• 9. Design IssuesAnswering the questions “Does mentoring in the absence of the program, one mustwork?” and “For whom?” may seem relatively identify another group of youth, namely astraightforward—achievable simply by observ- comparison group, whose behavior will rep-ing the changes in mentees’ outcomes. But resent what the participants’ behavior wouldthese ostensibly simple questions are harder have been without the program. Choosingto answer than one might assume. a group whose behavior accurately depicts this hypothetical no-treatment (or coun- terfactual) state is the crux of getting theThe Fallacy of Pre/Post Comparisons right answer to the effectiveness question,The changes we observe in the attitudes, because a program’s impacts are ascertainedbehaviors or skills of youth while they are by comparing the behavior of the treatmentbeing mentored are not equivalent to program or participant group with that of the selectedimpacts. How can that be? The answer has to comparison with what statisticians call internal valid-ity. Consider, again, the previously describedBBBS evaluation. If one looks only at changes Matched Comparison or Control Groupin outcomes for treatment youth (Grossman, ConstructionJohnson 1999), one finds that 18 months after There are two principal types of comparisonthey applied to the program, 7 percent had groups: control groups generated throughreported starting to use drugs. On the face of random assignment and matched comparisonit, it appears that the program was ineffective; groups selected judgmentally by the researcher.however, during the same period, 11 percent ofthe controls had reported starting to use drugs. Experimental Control GroupsThus, rather than being ineffective, this statisti-cally significant difference indicates that BBBS Random assignment is the best way to createwas able to stem some of the naturally occur- two groups that would change comparablyring increases in drug use. over time. In this type of evaluation, eligible individuals are assigned randomly, either toThe critical distinction here is the difference the control group and not allowed into thebetween outcomes and impacts. In evalua- program, or to the treatment group, whosetion, an outcome is the value of any variable members are offered the program. (Note: “Treatments” and “controls” refer to randomlymeasured after the intervention, such as selected groups of individuals. Not all treat-grades. An impact is the difference between ments may choose to participate. The termthe outcome observed and what it would “participants” is used to refer to individualshave been in the absence of the program who actually receive the program.)(Rossi et al. 1999); in other words, it is thechange in the outcome that was caused by The principal advantage of random assign-the program. Simple changes in outcomes ment is that given large enough groups,may in part reflect the program’s impact on average, the two groups are statisticallybut also might reflect other factors, such as equivalent with respect to all characteristics,changes due to maturation. observed and unobserved, at the time the two groups are formed. If nothing were doneLesson: A program’s impact can be gauged to either group, their behaviors, on average,accurately (i.e., be internally valid) only if would continue to be statistically equivalentone knows what would have happened to at any point in the future. Thus, if after thethe participants had they not been in the intervention the average behavior of the twoprogram. This hypothetical state is called groups differs, the difference can be confi-the “counterfactual.” Because one cannot dently and causally linked to the program,observe what the mentees would have done9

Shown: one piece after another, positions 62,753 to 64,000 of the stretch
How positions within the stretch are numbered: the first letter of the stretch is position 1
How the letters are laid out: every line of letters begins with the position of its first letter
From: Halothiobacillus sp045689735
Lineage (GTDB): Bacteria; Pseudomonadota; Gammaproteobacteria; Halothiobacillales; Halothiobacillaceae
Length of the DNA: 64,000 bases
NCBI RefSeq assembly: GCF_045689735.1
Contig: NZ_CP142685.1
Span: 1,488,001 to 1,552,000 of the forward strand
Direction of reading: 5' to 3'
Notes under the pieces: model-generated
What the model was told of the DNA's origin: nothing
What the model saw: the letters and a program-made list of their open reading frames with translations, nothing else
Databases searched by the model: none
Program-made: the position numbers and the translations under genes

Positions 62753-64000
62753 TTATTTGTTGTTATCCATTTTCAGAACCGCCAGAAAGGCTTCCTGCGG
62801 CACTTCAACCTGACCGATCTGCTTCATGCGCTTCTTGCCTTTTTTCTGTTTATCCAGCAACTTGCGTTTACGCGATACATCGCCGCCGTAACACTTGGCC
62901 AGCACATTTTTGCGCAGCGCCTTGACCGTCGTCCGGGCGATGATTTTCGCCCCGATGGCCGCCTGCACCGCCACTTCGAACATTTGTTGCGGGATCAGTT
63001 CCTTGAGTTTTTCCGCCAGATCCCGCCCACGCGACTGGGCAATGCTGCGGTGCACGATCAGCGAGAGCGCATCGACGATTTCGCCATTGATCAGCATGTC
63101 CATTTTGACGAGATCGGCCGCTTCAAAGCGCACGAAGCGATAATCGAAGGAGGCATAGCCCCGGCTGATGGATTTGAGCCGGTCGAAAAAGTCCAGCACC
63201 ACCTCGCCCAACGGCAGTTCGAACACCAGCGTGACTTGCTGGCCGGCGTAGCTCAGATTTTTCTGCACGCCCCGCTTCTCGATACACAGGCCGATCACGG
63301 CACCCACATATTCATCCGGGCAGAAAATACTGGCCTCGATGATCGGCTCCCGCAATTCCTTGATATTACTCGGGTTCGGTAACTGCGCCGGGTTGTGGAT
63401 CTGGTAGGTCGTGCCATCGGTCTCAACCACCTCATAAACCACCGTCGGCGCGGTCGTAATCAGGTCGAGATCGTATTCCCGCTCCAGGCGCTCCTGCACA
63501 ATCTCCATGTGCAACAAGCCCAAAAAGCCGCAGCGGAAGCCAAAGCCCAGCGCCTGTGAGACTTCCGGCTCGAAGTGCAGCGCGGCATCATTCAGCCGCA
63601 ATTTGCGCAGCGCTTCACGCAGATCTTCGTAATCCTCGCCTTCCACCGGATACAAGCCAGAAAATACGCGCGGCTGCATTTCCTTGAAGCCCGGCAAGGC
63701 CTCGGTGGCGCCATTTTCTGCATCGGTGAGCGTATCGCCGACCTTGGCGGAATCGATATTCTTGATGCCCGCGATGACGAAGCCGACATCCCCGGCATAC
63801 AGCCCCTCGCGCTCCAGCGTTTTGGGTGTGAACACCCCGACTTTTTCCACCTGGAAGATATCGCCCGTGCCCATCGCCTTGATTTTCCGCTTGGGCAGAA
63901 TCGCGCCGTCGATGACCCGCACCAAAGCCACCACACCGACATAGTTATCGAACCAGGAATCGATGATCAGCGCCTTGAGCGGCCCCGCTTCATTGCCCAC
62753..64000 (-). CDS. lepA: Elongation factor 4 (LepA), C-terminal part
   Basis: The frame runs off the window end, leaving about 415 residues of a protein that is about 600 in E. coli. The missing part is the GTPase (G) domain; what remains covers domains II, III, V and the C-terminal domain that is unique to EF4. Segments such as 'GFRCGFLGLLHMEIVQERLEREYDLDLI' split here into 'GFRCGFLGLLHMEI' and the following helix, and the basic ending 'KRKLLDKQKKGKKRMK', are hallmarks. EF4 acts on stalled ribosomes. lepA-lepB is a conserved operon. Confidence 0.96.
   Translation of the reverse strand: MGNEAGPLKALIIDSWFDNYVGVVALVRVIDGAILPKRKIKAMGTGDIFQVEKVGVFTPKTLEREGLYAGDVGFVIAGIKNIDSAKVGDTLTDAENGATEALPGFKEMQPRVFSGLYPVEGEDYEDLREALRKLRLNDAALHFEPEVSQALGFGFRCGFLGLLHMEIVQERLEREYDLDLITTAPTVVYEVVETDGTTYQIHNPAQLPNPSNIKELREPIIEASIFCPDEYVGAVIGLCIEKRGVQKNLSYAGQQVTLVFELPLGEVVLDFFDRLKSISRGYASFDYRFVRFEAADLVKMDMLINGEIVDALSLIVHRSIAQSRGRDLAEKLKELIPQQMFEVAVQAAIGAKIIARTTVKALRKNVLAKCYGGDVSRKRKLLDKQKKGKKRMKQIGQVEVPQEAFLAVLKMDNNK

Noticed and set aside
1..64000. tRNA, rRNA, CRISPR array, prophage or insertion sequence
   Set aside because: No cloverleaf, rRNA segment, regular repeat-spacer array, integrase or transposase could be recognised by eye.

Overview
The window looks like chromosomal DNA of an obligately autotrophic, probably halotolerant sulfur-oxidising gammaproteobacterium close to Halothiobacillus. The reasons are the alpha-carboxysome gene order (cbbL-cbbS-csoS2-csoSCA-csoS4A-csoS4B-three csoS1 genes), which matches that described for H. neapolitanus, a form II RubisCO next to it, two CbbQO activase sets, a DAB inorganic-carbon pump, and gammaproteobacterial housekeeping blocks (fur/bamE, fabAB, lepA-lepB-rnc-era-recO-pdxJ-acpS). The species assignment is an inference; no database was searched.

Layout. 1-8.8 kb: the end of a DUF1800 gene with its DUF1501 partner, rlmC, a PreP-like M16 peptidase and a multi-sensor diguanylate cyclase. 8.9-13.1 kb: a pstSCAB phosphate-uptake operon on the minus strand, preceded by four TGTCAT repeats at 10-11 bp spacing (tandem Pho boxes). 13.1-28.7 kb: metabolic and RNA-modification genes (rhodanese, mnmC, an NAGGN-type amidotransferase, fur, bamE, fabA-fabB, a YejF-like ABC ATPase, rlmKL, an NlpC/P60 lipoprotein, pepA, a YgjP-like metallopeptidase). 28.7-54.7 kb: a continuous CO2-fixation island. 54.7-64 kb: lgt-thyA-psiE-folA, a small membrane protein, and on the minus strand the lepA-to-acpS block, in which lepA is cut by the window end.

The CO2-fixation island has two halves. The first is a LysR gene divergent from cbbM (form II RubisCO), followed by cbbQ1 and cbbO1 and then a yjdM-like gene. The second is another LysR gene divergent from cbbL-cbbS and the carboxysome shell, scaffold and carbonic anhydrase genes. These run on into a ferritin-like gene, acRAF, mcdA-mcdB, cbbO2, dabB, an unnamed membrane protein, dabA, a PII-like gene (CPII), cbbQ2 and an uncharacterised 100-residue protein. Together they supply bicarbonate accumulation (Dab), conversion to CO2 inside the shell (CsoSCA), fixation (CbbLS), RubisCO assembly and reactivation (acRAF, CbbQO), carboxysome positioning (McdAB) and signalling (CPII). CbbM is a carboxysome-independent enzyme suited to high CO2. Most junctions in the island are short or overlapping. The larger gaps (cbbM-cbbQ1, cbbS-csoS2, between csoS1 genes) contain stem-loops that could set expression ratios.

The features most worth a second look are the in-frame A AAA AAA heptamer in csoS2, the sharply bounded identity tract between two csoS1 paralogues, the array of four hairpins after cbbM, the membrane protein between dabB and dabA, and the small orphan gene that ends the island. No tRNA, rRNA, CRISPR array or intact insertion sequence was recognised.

• 10. which was the only systematic difference Matched (or Quasi-Experimental)between the two groups. See Orr (1999) for a Comparison Groupsdiscussion of how large each group should be. Random assignment is not always possible. For example, programs may be too small or staffAlthough random assignment affords the may refuse to participate in such an evalu-most scientifically reliable way of creating two ation. When this is the case, researchers mustcomparable groups, there are many issues that identify a group of nonparticipant youth whoseshould be considered before using it. Two of outcomes credibly represent what would havethe most difficult are “Can random assign- happened to the participants in the absence ofment be inserted into the program’s normal the program. The weakness of the methodol-process without qualitatively changing the pro- ogy is that the outcomes of the two groups cangram?” and “Is it ethical to deny certain youth differ not only because one group got a men-a mentor?” However, it is worth noting that tor and the other did not but also because ofall programs ration their services, primarily other differences between the groups. To gen-by not advertising to more people than they erate internally valid estimates of the program’scan serve. Random assignment gives all needy impacts, one must control for the “other dif-children an equal probability of being served, ferences” either through statistical proceduresrather than denying children who need a such as regression analysis and/or throughmentor by not telling them about the pro- careful matching.gram. The reader is referred to Dennis (1994)for a detailed discussion of the ethical issues The researcher selects a comparison groupinvolved in random assignment. of youth who are as similar as possible to the participant group across all the importantWith respect to the first issue, consider first characteristics that may influence outcomeshow the insertion of random assignment into in the counterfactual state (the hypotheti-the intake process affects the program. One cal no-treatment state). Some key charac-of the misconceptions about random assign- teristics are relatively easy to identify andment among mentoring staff is that it means match for (e.g., age, race, gender or familyrandomly pairing youth with adults. This is not structure). However, to improve the cred-the case. Random pairing would fundamentally ibility of a matched comparison group, onechange the program, and any evaluation of needs to think deeply about other potentialthis altered program would not provide infor- differences that could affect the outcome dif-mation on the effect of the actual program. A ferential, such as whether one group of youthvalid use of random assignment would entail comes from families that care enough andrandomly dividing eligible applicants between are competent enough to search out servicesthe treatment and control groups, then pro- for their youth, or how comfortable the youthcessing the treatment group youth just as they are with adults. These critical yet hard-to-normally would be handled and matched. measure variables are factors that are likely toUnder this design, random assignment affects systematically differ between participant andonly which youth files come across the staff’s comparison group youth and to substantiallydesk for matching, not what happens to youth affect one or more of the outcomes beingonce they are there. Another valid test would examined. The more readers of an evaluationinvolve identifying two youth for every volun- can think of such variables that have not beenteer, then randomly assigning one child to the accounted for, the less they will believe thetreatment group and one to the control group. resulting program impact estimates.For the BBBS evaluation, we used the formermethod because it was significantly less bur- Consider, for example, an email mentor-densome and emotionally more acceptable for ing program. Not only would one want thethe staff. However, the chosen design meant comparison group to match the participantthat not all treatment youth actually received group on demographic characteristics—agea mentor. As will be discussed later, only (say, 12, 13, 14 or 15 years old), gender (male,about three quarters of the youth who were female), race (white, Hispanic, black) andrandomized into the treatment group and income (poor, nonpoor)—but one mightoffered the program actually received men- also want to match the two groups on theirtors. (See Orr 1999 for a rich discussion of preprogram use of the computer, such asall aspects of random assignment.) the average number of hours per week spent10